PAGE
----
The Clinton administration dipped in and then dipped out of trying to deal with the Somalia situation, abandoning ship when 18 Americans were killed in 1993. (U.S. deaths in Iraq, a discretionary war, stand at more than 4,300 so far.) The argument that developments in Somalia are peripheral to the United States is belied, first, by the piracy along the Somali coast, the longest in Africa, and, second, by the fact that someone in Washington saw fit to quietly station more than 2,000 U.S. troops in Djibouti, just up the Indian Ocean coast from Somalia.

Third, in 2006 the United States provided air and intelligence support to Ethiopian forces as they invaded Somalia. They occupied the country for a while before they too bailed. A lack of wisdom and an ignorance of Africa was reflected in this U.S. policy, given the traditional, well-known mutual dislike of Ethiopians and Somalis, reflected in warfare that dates back to at least 1977 in modern times.

The Democratic Republic of the Congo

Formerly called Zaire, the Congo is another severely troubled country whose problems American administrations have for the most part looked away from since the Cold War ended. This is one that the United States has classically lateraled to the United Nations, like a quarterback about to be sacked, not because we believed the United Nations could do better, but because the problems of the Congo are such that anyone who tackles them will fail, or will be called upon to devote more resources to them than the United States has been prepared to commit.

These three are probably Africa's biggest problem countries. Inside the U.S. government, the Department of State generally has been stuck with them. It rarely has had the guts or the resources to tackle them head-on. There has always been whining - not entirely unjust - that the Department of Defense does have the money to take them on, but the problem with that contention is that it accepts a militarization of U.S. Africa policy, undesirable for the United States and for Africa itself.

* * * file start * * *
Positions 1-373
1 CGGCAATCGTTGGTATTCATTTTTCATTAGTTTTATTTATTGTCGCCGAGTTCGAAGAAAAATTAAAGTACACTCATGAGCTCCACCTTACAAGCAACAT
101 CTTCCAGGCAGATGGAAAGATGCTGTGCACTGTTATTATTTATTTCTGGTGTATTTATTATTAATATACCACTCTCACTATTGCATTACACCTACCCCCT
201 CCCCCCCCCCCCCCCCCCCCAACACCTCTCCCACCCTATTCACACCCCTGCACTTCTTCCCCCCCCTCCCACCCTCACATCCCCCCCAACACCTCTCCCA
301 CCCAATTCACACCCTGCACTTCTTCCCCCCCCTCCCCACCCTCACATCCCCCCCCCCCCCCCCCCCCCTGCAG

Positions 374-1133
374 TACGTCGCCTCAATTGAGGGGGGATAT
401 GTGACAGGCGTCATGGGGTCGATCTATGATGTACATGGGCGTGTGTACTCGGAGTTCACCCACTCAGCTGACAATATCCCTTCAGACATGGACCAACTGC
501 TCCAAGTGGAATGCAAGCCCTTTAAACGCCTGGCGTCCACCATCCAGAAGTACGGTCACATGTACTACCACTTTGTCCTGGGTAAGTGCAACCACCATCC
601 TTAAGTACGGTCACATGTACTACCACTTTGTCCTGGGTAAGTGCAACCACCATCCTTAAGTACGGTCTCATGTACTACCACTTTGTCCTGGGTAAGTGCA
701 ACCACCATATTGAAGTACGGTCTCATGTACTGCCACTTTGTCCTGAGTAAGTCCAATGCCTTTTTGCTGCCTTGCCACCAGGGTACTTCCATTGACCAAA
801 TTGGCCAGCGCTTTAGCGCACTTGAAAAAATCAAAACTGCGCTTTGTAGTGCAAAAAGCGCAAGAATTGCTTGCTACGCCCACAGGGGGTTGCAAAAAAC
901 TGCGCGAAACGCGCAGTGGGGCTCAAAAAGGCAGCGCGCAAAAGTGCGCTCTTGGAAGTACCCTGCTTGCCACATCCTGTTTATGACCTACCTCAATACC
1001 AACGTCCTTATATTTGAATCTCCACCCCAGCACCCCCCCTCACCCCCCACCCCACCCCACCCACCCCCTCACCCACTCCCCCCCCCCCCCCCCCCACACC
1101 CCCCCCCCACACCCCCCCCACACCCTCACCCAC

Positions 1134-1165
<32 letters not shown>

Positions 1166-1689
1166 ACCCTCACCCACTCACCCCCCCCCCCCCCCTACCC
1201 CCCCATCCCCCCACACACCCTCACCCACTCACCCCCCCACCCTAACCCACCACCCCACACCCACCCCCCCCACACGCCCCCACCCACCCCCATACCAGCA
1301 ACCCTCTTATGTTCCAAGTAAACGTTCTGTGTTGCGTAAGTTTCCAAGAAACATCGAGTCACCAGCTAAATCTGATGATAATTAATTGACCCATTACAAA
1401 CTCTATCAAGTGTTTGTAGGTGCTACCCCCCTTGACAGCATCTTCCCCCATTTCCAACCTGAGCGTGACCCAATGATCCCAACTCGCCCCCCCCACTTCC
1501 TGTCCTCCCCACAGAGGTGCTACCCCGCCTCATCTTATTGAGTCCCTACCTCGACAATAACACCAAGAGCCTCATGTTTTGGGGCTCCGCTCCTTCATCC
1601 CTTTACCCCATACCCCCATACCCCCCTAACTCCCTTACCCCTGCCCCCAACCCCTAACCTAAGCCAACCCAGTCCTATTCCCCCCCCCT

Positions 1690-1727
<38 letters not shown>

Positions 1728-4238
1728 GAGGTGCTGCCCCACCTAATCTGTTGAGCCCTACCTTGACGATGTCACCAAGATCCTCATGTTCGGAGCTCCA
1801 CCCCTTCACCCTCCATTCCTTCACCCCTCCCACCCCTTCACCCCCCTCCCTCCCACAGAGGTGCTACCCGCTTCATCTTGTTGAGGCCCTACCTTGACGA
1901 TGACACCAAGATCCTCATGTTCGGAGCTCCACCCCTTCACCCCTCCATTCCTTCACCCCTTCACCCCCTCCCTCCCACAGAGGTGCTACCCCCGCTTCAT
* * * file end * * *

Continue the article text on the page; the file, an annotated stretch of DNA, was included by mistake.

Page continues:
For example, one possible result of the establishment in the dying days of the Bush administration of a new U.S. regional military command, AFRICOM, is that a phenomenon in Africa that had died out at one point, the military coup d'etat, has come back with a vengeance, most recently in Guinea, Guinea-Bissau, Madagascar, and Mauritania.

Whether it was a failure of will, or of the ability to present the case for Africa persuasively by those in charge of Africa policy within the Bush I, Clinton, and Bush II administrations, the fact is that Africa has continued to receive consistently short shrift in U.S. foreign policy for 20 years now. One can hope that President Obama's approach will make a difference. He has started reasonably well; results remain to be seen.

Dan Simpson, a retired diplomat, is a member of the editorial boards of The Blade and Pittsburgh Post-Gazette.